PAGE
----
Revere the Stranger*… The Shared Calamity

fullsizeoutput_145aThe Hague, The Netherlands

The command: ‘Revere (honor, respect, dignify; love; welcome, take care of) the stranger’ jumps out of the Sacred Texts because of its recurrent prominence and impregnable moral thrust. According to Rabbi Eliezer in the Talmud (Baba Metsia 59b) the Torah “warns against the wronging of a stranger (ger) in thirty-six places; others say, in forty-six places.” This Holy Decree, the Golden Rule, also dominates The New Testament and the Qur’an.

Since writing my last article, ‘When the Going Gets Tough … What Happens?’ I’ve been tossing and turning on the last sentence: “Must a shared calamity burst through to bring the Israelis and Palestinians together”? Is this their shared calamity: the desecration of the prime directive, to revere the stranger? Could a change of heart bring the Jews, Christians and Muslims together?

Do not oppress a stranger; you yourselves know how it feels to be a stranger [literally, “you know the soul of a stranger”], because you were strangers in Egypt.

It is the Law. The Abrahamic Faiths – Judaism, Christianity and Islam – make that clear.

Historically, lights and shadows with moments of grief characterize the relationship among Jews, Christians and Muslims. Can we work toward real reconciliation among all believers in the one God? “Theology is as much a sophisticated conversation across time and generations, a sophisticated analysis of the human condition as much as it is a conversation about God”, says Krista Tippett, host of On Being. One name echoes behind these conversations. One man is at the heart of Judaism, Christianity and Islam: Abraham. Abraham. Abraham.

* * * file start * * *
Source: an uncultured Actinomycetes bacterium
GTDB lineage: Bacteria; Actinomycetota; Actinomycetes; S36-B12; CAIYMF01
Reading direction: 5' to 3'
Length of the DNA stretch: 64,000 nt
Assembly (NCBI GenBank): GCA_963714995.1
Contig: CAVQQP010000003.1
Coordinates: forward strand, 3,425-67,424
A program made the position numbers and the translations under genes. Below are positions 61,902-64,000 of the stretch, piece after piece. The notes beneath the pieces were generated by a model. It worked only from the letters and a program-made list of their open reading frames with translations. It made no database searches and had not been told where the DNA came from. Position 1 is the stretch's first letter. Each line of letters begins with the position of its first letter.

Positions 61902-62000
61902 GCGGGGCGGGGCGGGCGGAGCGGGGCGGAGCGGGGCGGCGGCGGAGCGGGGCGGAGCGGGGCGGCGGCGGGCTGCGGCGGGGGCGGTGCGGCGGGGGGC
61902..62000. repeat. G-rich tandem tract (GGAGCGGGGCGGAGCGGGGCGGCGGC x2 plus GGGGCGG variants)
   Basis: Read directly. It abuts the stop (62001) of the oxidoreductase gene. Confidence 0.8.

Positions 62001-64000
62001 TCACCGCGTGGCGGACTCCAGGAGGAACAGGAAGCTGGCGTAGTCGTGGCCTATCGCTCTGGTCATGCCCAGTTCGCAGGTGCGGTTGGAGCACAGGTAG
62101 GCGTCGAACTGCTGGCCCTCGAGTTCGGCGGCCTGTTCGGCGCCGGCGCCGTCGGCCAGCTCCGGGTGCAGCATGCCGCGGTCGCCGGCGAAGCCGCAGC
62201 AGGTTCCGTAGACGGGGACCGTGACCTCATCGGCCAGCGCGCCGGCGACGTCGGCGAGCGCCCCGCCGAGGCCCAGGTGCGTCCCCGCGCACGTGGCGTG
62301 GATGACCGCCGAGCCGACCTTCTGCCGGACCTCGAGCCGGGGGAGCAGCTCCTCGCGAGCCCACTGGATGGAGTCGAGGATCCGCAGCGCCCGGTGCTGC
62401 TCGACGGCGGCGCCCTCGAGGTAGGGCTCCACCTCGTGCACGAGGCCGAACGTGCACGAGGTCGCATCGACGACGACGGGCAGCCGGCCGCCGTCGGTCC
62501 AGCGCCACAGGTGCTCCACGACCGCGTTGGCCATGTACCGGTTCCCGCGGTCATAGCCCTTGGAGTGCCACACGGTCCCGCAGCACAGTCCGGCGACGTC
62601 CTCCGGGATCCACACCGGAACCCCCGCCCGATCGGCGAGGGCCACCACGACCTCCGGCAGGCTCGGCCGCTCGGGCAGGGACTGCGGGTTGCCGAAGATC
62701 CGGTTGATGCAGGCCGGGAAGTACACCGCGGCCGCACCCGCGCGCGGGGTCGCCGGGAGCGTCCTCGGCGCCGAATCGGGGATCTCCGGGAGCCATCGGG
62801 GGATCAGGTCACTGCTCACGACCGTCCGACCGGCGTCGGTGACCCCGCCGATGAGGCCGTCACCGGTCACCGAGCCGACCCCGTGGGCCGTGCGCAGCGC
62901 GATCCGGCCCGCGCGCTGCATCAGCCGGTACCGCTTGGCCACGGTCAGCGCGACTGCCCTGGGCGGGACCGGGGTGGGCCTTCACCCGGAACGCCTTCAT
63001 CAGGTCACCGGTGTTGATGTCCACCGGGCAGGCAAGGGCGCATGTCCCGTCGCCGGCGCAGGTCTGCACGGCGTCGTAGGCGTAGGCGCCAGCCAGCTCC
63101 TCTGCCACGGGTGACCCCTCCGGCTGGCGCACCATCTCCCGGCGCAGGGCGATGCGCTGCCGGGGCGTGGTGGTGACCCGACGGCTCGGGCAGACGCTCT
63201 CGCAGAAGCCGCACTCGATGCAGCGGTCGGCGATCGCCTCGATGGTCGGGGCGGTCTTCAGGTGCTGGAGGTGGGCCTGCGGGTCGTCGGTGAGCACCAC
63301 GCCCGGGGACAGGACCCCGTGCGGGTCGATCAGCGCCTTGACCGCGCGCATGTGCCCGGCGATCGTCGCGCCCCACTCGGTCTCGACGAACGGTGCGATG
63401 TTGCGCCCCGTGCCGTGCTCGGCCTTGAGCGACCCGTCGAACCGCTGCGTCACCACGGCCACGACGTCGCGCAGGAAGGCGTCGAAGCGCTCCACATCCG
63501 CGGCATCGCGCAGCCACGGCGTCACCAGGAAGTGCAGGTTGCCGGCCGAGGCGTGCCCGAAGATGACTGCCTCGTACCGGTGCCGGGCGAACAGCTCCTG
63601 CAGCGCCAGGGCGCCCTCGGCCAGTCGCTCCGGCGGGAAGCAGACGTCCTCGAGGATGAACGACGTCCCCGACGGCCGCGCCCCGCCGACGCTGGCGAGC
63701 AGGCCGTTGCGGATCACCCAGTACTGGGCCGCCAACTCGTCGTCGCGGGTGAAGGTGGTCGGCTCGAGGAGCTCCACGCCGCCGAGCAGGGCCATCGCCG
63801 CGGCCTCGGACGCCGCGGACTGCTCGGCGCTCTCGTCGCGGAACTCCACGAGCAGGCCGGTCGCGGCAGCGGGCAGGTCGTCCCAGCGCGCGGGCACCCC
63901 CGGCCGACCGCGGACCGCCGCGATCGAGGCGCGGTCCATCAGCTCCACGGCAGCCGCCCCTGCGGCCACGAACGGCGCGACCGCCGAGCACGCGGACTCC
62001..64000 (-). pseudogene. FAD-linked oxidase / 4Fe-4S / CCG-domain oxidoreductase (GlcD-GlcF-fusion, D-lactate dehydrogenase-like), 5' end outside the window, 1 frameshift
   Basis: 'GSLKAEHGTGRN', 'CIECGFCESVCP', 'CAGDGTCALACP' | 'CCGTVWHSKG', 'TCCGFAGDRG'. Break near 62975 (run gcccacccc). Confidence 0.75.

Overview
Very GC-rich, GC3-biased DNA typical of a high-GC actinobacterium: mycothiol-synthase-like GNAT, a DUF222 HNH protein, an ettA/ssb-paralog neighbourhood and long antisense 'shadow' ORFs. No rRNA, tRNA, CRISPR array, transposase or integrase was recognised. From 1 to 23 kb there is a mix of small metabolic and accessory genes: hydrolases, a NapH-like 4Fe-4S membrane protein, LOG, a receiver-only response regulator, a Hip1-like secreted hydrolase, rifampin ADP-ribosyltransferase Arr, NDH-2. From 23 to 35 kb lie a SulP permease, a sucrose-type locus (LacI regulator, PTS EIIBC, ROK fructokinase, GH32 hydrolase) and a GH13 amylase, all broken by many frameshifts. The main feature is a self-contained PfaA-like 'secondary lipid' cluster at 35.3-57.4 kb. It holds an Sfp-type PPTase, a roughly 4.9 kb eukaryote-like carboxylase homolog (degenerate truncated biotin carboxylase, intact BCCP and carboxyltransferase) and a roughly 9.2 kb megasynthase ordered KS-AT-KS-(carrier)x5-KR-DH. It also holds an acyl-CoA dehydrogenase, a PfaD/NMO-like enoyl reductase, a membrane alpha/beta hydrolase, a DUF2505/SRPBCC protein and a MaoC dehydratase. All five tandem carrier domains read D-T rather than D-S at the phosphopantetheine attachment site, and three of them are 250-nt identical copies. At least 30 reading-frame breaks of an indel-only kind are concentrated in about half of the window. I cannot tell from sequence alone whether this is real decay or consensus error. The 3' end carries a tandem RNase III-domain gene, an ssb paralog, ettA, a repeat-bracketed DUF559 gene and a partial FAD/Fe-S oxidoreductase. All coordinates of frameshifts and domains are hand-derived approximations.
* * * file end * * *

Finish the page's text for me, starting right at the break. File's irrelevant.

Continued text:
What if the Israelis and Palestinians rediscover themselves and build the Zion described in the Sacred Texts, a heaven on earth, a Zion belonging to all of Abraham’s descendants, all of God’s children, the God of all mankind? In this light, they can and will destroy their enemies by becoming friends with all the give and take to make and keep the friendship.

Rabbi Hayyim ibn Attar (Ohr ha-Hayyim) adds further insight. The arrogant in Judaism but also in Christianity and Islam who view themselves as being ‘Holier than Thou’ might look down on those who lack a similar spiritual ‘pedigree’. Therefore Jews, Christians and Muslims are commanded to remember the degradation experienced in Egypt, a command of humility.

And yet …

Villages and townships where Jews, Christians or Muslims had lived for centuries if not millennia witnessed attacks, invasions, occupation, torture, displacements, murder, deportations, and genocide, relegating whole populations to the category of the subhuman. Fear of the foreigner is the oldest of passions, going back to tribalism and the prehistory of civilization. The pages of history are stained with blood spilled, sparked by racial or ethnic conflict, often in the name of God. Dislike of the unlike is as old as mankind.

On several occasions the Sacred Texts specify: “You shall have the same law for the stranger as for the native-born.” Not only must the stranger not be wronged; he or she must be included in the positive welfare provisions of Israelite/Jewish/Christian/Islam society. But the law goes beyond this: the stranger must be loved.

When a stranger lives with you in your land, do not mistreat him. The stranger living with you must be treated as one of your native-born. Love him as yourself … I am the LORD your God.

The word ‘ger’ signifies one who is not an Israelite by birth but who has come to live, on a long-term basis, within Israelite society. There are other words for stranger, namely zar and nochri, both of which have a stronger sense of ‘alien’ or ‘foreigner,’ a visitor from elsewhere. The oral tradition accordingly identified two forms of the ger: the ger tzedek, or convert (Ruth is the classic example), and the ger toshav, a ‘resident alien’ who has chosen to live in Israel without converting to Judaism but instead agreeing to keep the seven Noahide laws, mandatory on all mankind. Ger toshav legislation represents the biblical form of minority rights.